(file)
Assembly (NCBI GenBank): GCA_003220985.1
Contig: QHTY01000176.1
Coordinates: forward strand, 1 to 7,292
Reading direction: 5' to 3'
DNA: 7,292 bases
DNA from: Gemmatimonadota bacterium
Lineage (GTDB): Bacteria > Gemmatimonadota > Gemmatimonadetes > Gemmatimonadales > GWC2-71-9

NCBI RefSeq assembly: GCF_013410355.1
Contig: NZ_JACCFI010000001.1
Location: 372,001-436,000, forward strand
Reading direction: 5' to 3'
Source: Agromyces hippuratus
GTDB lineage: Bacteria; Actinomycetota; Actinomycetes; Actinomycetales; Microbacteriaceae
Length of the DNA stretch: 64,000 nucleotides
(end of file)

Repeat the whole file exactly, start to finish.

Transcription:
Assembly (NCBI GenBank): GCA_003220985.1
Contig: QHTY01000176.1
Coordinates: forward strand, 1 to 7,292
Reading direction: 5' to 3'
DNA: 7,292 bases
DNA from: Gemmatimonadota bacterium
Lineage (GTDB): Bacteria > Gemmatimonadota > Gemmatimonadetes > Gemmatimonadales > GWC2-71-9

NCBI RefSeq assembly: GCF_013410355.1
Contig: NZ_JACCFI010000001.1
Location: 372,001-436,000, forward strand
Reading direction: 5' to 3'
Source: Agromyces hippuratus
GTDB lineage: Bacteria; Actinomycetota; Actinomycetes; Actinomycetales; Microbacteriaceae
Length of the DNA stretch: 64,000 nucleotides